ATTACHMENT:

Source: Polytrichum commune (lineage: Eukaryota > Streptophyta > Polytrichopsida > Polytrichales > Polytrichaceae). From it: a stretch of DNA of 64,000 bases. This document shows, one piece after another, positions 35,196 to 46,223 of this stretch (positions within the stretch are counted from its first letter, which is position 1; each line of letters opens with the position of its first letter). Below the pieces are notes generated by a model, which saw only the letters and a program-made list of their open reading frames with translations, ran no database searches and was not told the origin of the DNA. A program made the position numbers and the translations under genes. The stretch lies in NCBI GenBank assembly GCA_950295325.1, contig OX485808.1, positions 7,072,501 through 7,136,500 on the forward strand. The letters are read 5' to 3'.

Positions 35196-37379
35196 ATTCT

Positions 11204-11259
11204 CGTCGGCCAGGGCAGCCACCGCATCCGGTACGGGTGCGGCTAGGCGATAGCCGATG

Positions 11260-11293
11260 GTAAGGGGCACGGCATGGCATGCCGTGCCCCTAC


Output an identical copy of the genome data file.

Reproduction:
Source: Polytrichum commune (lineage: Eukaryota > Streptophyta > Polytrichopsida > Polytrichales > Polytrichaceae). From it: a stretch of DNA of 64,000 bases. This document shows, one piece after another, positions 35,196 to 46,223 of this stretch (positions within the stretch are counted from its first letter, which is position 1; each line of letters opens with the position of its first letter). Below the pieces are notes generated by a model, which saw only the letters and a program-made list of their open reading frames with translations, ran no database searches and was not told the origin of the DNA. A program made the position numbers and the translations under genes. The stretch lies in NCBI GenBank assembly GCA_950295325.1, contig OX485808.1, positions 7,072,501 through 7,136,500 on the forward strand. The letters are read 5' to 3'.

Positions 35196-37379
35196 ATTCT

Positions 11204-11259
11204 CGTCGGCCAGGGCAGCCACCGCATCCGGTACGGGTGCGGCTAGGCGATAGCCGATG

Positions 11260-11293
11260 GTAAGGGGCACGGCATGGCATGCCGTGCCCCTAC